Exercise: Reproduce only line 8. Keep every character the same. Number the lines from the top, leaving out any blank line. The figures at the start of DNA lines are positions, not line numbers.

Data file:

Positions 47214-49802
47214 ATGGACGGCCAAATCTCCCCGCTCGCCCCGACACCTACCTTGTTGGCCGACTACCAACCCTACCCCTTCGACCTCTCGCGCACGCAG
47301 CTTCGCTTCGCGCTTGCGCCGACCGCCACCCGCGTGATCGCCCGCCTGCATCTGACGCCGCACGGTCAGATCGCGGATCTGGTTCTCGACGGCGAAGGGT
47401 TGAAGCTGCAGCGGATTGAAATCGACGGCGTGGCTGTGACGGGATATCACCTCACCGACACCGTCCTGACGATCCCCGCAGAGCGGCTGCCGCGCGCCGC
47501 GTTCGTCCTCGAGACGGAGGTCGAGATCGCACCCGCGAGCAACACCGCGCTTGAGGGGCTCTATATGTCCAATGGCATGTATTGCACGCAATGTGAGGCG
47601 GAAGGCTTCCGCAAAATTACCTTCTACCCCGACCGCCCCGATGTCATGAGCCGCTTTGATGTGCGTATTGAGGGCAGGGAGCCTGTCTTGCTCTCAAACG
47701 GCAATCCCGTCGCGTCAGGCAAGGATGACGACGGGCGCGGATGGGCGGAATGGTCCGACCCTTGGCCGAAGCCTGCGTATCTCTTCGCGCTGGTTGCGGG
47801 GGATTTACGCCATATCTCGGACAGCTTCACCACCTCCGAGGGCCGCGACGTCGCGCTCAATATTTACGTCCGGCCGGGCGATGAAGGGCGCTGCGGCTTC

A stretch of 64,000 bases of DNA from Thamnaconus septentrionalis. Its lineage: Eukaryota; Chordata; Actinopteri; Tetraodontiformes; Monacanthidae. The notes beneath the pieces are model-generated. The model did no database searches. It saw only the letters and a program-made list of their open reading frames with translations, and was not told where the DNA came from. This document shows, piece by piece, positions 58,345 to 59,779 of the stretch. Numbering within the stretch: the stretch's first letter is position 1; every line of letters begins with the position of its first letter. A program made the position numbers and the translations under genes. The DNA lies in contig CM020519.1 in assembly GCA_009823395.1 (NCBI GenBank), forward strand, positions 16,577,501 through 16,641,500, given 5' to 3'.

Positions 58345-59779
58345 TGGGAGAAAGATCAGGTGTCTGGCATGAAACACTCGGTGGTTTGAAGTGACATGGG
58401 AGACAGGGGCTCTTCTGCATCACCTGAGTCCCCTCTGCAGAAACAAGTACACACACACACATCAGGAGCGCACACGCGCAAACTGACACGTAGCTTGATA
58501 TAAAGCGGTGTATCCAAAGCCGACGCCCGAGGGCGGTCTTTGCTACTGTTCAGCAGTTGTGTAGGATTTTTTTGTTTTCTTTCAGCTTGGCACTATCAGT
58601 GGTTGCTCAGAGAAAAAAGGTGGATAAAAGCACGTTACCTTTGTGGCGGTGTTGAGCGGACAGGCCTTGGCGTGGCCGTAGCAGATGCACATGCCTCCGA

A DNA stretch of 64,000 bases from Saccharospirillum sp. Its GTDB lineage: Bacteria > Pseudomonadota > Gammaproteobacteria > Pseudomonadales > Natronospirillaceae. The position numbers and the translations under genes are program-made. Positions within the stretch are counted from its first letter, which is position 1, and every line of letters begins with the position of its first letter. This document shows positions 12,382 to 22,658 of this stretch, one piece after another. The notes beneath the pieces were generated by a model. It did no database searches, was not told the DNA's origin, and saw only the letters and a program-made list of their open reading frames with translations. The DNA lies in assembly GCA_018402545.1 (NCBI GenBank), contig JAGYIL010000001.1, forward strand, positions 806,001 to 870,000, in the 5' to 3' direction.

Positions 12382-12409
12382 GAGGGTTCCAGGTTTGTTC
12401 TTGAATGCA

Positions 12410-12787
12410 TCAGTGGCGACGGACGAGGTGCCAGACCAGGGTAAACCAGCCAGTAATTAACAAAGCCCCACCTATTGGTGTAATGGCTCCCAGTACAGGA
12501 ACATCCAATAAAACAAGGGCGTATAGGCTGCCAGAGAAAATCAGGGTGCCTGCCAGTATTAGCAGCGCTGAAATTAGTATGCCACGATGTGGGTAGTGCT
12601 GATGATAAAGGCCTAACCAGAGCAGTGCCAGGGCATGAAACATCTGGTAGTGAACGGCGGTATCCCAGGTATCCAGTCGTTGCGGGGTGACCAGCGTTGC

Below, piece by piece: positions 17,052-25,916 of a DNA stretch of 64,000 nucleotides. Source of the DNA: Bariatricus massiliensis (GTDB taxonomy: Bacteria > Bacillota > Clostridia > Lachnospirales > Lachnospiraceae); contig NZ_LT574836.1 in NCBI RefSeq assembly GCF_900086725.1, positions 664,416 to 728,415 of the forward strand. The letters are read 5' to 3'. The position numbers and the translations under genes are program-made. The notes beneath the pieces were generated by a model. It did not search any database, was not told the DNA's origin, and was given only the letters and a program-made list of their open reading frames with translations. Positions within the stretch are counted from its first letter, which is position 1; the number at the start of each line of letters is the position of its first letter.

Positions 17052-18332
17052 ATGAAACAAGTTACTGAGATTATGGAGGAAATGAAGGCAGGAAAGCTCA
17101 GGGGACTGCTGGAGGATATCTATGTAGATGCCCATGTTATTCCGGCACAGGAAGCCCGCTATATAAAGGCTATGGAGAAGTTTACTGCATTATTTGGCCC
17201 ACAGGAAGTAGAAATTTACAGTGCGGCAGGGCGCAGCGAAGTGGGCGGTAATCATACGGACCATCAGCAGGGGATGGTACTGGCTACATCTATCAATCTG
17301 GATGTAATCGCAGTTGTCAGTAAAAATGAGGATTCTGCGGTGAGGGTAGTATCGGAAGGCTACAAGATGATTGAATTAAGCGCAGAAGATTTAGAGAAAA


47801 GGATTTACGCCATATCTCGGACAGCTTCACCACCTCCGAGGGCCGCGACGTCGCGCTCAATATTTACGTCCGGCCGGGCGATGAAGGGCGCTGCGGCTTC